As if the story of Adam Kashmiry is not inspirational enough, director Cora Bassett adds a crowning, never-to-be-forgotten climax by seeking the help of Leonie Rae Gasson in producing and conducting The Adam World Choir. With Adam standing triumphantly mid-stage finally the man he always knew he was, scores and scores of voices sing in harmony a message that brings tears to every eye in the audience and every sitting person to a standing, cheering position.
Adam is a play whose time has come, is in fact a play long over-due — an authentic story of what it means to be transgender, of what it takes in courage to become transgender.
Rating: 5 E
Irvine Welsh and Don De Grazia (Book); Laurence Mark Wythe (Music & Lyrics)
Paul has a crazy and exciting idea for his music class: Each student writes a song whose composer is not to be identified and is to be performed by another student who chooses the title in a lottery. Wilder still, what if teacher Paul invites a former student and the now-famed rap star Sean O’Neill to judge and award $5000 to the winning singer? So what if singers may have to sing genres, styles, and even words out of their liking? This is hard-nose show-biz and career-shaping learning at their combined best.
And besides, what a great premise for Creatives, a musical darkly funny but hardly humorous in its total telling, penned by Irvine Welsh and Don De Grazia and scored with lyrics by Laurence Mark Wythe in association with STL CityWorks ford the Chicago Theatre Workshop.
Once Sean O’Neill (Tyler Fayose) is introduced and raps/sings with a overly loud voice almost as large as his strutting ego, Eric (Vasily Deris) and Jennifer (Martina Isibor) step forward to proclaim “Game On,” each with a voice that soars and sets a standard for the numbers to follow — a level of excellence overall met and even exceeded among this fine cast of singers. The full cast challenges with robust singing and choreography the “Bullshit” they see in their ego-inflated guest judge before finally names are drawn to perform the songs they were earlier assigned by lottery.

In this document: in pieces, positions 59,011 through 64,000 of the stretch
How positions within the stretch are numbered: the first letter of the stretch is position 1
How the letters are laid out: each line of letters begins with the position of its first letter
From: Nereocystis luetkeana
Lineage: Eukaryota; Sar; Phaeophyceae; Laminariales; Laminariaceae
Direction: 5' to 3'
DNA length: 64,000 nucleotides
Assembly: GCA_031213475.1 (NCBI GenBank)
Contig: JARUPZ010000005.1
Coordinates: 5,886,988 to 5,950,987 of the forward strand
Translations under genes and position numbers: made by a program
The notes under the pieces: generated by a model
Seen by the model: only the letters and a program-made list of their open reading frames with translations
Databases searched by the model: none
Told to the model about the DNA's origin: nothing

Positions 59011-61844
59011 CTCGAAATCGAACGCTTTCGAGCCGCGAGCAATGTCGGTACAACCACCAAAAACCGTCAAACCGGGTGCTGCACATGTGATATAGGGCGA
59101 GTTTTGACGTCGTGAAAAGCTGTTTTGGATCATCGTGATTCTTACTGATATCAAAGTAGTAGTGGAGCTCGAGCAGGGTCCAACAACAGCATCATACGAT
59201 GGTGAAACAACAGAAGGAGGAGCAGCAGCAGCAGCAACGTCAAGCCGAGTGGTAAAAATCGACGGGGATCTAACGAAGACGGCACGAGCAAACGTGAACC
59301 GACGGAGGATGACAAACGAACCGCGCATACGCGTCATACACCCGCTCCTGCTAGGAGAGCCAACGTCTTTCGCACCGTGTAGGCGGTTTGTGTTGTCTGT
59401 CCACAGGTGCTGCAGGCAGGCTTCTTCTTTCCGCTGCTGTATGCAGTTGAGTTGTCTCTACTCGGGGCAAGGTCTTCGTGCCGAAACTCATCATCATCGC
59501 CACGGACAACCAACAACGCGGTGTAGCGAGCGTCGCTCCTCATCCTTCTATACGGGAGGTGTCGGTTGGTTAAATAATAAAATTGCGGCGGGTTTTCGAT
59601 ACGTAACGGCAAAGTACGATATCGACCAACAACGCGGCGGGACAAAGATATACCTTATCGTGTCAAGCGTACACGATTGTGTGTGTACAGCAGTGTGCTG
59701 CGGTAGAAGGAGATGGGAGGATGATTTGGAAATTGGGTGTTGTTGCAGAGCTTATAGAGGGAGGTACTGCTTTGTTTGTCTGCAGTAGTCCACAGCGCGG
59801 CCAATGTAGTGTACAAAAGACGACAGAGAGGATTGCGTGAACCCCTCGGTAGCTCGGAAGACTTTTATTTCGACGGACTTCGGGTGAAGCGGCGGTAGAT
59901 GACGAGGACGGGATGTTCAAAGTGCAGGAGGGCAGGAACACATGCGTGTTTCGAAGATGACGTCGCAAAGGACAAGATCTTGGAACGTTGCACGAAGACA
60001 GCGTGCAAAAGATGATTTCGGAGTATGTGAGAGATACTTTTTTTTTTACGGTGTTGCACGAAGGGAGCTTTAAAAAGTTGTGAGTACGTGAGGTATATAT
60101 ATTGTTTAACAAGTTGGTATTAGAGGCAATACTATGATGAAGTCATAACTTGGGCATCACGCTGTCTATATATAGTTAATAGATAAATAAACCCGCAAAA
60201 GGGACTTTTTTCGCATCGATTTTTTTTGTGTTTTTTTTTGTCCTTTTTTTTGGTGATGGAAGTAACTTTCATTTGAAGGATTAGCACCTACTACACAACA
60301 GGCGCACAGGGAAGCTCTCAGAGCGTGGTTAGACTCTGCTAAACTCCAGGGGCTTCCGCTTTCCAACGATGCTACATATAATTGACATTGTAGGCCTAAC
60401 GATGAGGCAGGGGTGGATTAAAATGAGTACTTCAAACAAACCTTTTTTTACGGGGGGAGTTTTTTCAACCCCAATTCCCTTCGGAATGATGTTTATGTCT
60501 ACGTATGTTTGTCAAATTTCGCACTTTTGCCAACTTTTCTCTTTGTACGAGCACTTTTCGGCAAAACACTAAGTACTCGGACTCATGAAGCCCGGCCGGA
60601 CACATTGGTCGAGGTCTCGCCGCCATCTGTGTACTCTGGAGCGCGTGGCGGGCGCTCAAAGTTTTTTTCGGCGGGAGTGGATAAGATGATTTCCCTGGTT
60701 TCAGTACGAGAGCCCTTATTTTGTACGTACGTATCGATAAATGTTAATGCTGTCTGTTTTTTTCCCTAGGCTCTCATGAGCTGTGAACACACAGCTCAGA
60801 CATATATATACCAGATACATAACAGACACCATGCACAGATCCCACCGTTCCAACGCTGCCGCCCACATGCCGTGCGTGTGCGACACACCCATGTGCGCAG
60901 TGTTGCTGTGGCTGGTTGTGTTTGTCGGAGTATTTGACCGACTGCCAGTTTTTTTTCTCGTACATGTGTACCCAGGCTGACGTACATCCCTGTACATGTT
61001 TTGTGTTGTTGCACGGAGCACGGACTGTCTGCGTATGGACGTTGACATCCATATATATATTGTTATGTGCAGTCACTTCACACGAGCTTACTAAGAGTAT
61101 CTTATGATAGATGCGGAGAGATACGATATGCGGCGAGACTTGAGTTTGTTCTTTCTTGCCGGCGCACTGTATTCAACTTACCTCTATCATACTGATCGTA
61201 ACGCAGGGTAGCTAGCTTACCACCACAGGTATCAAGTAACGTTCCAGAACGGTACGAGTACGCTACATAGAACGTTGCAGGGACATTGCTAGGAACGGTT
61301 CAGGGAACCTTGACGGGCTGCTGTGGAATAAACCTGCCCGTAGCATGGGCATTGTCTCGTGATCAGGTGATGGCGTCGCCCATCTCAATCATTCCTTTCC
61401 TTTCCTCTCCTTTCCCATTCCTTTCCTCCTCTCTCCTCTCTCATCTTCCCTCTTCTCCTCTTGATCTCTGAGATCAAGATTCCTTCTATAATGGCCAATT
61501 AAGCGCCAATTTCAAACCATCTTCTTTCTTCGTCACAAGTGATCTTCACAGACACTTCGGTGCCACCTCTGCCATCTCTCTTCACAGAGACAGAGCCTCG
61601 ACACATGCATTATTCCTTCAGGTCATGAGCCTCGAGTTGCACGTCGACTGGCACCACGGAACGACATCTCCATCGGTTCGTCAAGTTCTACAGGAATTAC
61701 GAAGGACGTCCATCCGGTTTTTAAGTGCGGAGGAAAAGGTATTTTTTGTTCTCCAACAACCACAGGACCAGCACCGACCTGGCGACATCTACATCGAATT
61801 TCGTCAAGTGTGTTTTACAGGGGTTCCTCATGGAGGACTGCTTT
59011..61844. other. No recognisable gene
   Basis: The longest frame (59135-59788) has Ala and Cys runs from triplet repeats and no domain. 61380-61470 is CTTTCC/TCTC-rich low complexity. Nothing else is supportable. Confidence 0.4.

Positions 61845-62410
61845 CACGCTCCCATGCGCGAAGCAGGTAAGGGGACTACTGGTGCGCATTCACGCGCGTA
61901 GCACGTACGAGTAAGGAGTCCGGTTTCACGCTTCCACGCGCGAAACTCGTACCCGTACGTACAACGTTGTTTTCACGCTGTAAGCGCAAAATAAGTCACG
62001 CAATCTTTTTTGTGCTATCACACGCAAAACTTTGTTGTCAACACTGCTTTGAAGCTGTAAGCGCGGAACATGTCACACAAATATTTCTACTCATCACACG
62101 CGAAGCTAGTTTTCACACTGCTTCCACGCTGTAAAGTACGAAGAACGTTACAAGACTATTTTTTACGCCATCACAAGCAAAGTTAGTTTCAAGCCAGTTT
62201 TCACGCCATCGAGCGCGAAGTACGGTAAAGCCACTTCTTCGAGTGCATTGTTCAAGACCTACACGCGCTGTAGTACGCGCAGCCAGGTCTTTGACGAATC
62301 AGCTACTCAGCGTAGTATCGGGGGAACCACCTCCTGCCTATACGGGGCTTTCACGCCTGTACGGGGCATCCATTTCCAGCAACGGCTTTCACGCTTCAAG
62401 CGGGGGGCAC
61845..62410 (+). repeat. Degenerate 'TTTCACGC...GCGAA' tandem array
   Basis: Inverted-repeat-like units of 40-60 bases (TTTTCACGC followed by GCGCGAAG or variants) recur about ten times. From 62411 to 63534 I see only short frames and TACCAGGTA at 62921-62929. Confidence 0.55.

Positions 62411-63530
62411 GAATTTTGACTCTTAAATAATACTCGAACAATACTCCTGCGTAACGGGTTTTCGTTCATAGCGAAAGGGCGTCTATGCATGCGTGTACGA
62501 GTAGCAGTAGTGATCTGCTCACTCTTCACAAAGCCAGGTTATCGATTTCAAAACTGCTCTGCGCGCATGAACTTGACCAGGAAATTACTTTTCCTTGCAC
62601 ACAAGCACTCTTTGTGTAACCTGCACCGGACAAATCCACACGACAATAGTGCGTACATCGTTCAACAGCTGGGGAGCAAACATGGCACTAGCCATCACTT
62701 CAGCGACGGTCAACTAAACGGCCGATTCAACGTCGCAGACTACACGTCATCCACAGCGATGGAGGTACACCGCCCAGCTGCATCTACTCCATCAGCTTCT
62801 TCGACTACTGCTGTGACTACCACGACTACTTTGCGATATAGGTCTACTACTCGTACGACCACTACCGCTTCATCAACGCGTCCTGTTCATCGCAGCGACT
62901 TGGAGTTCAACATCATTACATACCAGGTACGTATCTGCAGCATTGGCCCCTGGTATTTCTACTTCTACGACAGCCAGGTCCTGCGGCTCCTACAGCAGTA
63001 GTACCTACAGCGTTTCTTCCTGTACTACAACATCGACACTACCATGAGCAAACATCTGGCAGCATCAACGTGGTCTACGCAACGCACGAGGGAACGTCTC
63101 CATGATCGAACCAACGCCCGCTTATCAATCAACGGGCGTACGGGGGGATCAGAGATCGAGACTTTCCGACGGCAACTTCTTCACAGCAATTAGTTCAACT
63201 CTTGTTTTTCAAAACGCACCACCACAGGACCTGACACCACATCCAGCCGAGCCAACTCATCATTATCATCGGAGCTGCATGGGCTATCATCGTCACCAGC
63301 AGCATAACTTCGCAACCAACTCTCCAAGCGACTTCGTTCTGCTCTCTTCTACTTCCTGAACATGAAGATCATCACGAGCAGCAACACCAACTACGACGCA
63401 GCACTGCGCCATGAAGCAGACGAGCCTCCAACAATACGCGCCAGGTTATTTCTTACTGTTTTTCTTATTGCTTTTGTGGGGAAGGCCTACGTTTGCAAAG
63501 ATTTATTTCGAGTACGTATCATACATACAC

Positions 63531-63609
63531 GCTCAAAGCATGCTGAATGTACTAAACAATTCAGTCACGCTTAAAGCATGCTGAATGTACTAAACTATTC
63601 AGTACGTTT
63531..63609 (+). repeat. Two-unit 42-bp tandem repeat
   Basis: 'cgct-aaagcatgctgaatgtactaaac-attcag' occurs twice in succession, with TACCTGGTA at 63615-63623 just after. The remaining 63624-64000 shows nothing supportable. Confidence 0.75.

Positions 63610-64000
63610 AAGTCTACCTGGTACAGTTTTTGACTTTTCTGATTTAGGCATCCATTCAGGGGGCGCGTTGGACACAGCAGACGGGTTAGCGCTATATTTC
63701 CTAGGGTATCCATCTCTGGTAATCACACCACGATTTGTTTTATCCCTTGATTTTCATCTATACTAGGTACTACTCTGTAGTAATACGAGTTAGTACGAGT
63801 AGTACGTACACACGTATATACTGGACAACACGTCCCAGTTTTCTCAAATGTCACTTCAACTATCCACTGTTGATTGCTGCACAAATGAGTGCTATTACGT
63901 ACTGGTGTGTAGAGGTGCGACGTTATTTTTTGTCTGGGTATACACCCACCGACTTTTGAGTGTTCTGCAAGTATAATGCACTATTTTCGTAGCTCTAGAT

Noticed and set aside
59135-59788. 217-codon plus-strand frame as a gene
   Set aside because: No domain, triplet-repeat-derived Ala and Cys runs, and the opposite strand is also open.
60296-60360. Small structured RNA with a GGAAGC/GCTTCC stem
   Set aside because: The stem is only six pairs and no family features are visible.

While each brings an impressive talent to bear, Omar Baroud as Luis particularly shines as he shoots for notes that land so on target to be stunning. His solo of “Vampire Love Story” only gets better as its composer, Jessica (Maggie Ward), joins in duet with a softer, mysterious essence that balances his more clarion vocals. In fact, each vocalist’s assigned number is contrasted by the composer’s voice joining in at some point; and the differences in personality, approach, and tonality brought to bear result in intriguing numbers that tell their own stories of the individuals involved. Jay Cullen as Jeremy, Zoe West as Sheila, and Alice Carey as Ashley round out this cast, with each bringing a voice that rings in unique and often fabulous ways.
The contest proceeds but more is going on in this classroom of mixed races, genders, gender preferences, body shapes, and economic backgrounds than just a music class and contest. Relationships past and present (and some in the possible making) and an association between two people present that one of them has no idea exists soon bring more suspense and tension beyond just who will win the grand prize. All comes to a surprising, even shocking head in a production superbly directed by Tom Mullen and musically directed by Tamara Saringer. And along the way, fourteen new songs representing genres wide and varied make for a rousing, compelling Creatives.
Rating: 4 E
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Theatre Critic for the Greater San Francisco Bay Area, writing 150+ reviews annually for Theatre Eddys and Talkin' Broadway (San Jose/Silicon Valley). Read More